Yes, that is correct. I guess you can’t fix stupid. Blue crabs are invasive in Massachusetts, and with the rapidly warming waters, they are marching further north year after year, competing with the iconic Maine lobster in the Gulf of Maine. Just a few weeks ago, a record 7 1/2-inch male blue crab was caught in a lobster pot in Maine. A 7 1/4-inch monster was recently caught in Moriches Bay in Long Island Sound, New York. Blue crabs are raiding clam beds and oyster farms all over New England waters, decimating entire crops of shellfish. Logic would dictate that one possible solution is to commercially catch and sell them, just like their neighboring states down south. But, incredibly, right now it is illegal to catch blue crabs in both states.
The population of lobsters off the coast of Maine is declining rapidly. In 2016, Maine lobstermen harvested a record 132 million pounds of live lobster. The 2023 Maine lobster harvest total is looking like it will end up around 80 million pounds this year, a 39% drop from the 2016 high.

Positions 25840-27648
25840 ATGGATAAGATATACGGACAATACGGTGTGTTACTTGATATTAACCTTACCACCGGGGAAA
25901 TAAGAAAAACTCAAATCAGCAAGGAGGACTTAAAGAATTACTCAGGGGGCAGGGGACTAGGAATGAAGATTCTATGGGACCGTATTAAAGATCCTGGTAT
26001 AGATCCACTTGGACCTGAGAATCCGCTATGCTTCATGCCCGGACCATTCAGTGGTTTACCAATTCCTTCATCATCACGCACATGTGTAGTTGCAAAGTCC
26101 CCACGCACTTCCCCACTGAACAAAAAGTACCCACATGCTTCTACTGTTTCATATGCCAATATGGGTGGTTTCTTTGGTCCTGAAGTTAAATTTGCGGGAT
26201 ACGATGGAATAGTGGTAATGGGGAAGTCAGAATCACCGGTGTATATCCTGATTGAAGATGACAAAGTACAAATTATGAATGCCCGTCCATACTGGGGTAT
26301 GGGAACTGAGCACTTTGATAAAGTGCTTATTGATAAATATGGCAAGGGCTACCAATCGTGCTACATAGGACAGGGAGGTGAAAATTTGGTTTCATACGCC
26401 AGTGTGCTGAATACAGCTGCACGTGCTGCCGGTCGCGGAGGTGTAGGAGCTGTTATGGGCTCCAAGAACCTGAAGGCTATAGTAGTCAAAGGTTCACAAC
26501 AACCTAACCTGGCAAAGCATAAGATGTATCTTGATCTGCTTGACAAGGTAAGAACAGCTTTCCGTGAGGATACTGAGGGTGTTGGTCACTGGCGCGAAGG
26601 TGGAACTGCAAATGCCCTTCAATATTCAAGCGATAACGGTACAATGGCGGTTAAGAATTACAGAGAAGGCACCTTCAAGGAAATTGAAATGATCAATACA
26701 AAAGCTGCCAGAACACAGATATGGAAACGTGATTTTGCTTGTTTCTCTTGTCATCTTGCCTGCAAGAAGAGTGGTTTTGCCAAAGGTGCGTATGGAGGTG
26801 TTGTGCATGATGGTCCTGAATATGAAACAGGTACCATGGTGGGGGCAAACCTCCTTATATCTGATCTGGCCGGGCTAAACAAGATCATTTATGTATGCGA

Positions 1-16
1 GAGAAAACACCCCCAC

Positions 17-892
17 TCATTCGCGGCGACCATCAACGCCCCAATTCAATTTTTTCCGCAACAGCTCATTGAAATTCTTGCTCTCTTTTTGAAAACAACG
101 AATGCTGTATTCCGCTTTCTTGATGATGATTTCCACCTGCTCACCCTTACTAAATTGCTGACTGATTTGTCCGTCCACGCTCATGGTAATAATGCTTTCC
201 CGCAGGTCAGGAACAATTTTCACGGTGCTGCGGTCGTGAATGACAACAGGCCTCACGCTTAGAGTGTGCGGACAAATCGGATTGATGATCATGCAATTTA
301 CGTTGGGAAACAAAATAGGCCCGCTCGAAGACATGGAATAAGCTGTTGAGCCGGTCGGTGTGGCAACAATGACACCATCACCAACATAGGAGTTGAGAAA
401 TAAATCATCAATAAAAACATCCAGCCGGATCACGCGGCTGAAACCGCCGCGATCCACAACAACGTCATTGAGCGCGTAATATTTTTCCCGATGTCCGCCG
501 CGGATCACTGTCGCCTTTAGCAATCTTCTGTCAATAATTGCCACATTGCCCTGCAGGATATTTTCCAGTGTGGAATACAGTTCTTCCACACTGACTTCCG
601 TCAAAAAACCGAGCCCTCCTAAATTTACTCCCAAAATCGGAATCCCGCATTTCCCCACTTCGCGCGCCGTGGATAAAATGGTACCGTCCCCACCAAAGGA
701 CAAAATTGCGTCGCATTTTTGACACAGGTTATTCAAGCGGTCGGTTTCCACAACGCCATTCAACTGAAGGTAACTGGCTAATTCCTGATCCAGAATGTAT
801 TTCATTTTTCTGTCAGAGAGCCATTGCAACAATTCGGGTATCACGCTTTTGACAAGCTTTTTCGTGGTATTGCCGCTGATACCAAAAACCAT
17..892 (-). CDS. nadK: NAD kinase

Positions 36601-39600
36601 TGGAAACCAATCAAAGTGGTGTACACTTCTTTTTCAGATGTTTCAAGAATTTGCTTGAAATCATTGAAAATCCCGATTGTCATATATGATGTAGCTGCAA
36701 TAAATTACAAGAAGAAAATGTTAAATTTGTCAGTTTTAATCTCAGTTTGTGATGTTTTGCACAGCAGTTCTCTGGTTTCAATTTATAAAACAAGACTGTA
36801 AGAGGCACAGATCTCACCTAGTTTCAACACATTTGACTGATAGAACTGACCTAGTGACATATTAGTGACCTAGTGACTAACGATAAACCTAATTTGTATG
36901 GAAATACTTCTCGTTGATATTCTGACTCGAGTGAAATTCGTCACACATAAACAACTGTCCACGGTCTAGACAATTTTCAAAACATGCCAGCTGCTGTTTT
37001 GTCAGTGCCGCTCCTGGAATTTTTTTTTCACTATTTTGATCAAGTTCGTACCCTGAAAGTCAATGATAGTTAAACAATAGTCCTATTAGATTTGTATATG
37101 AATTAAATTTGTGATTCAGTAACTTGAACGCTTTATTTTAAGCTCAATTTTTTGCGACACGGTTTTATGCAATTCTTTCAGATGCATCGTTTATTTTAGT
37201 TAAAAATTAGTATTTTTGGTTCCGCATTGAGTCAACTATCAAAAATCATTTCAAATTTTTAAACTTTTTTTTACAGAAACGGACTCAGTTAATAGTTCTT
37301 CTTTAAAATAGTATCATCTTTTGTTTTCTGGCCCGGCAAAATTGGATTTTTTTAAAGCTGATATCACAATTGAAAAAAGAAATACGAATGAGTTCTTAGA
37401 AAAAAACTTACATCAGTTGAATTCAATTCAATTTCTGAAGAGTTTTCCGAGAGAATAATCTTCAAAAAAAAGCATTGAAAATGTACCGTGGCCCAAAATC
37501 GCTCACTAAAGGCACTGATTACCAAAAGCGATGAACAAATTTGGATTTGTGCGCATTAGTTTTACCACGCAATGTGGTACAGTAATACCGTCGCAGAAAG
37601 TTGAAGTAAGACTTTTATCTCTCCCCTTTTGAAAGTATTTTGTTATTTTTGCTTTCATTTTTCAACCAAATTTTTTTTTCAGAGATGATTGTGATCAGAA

The Gulf of Maine is heating up faster than any other body of water on Earth, and that is forcing lobsters to go further offshore and further north to find cooler water. The amount of baby lobsters found on the ocean floor (this is called the “settlement rate”) is dropping dramatically also.
Along with climate change comes the northerly migration of invasive species like the blue crab and black seabass into the Gulf of Maine. The blue crabs compete directly for food with the Maine lobster. Black seabass and the wild striped bass are voracious predators of baby lobsters.
If these trends continue unabated for the next couple of decades, lobsters in the Gulf of Maine may go the way of lobsters in Long Island Sound. In the late 1990s, Long Island Sound supported a 5,000,000-pound-a-year lobster harvest, and today it is zero.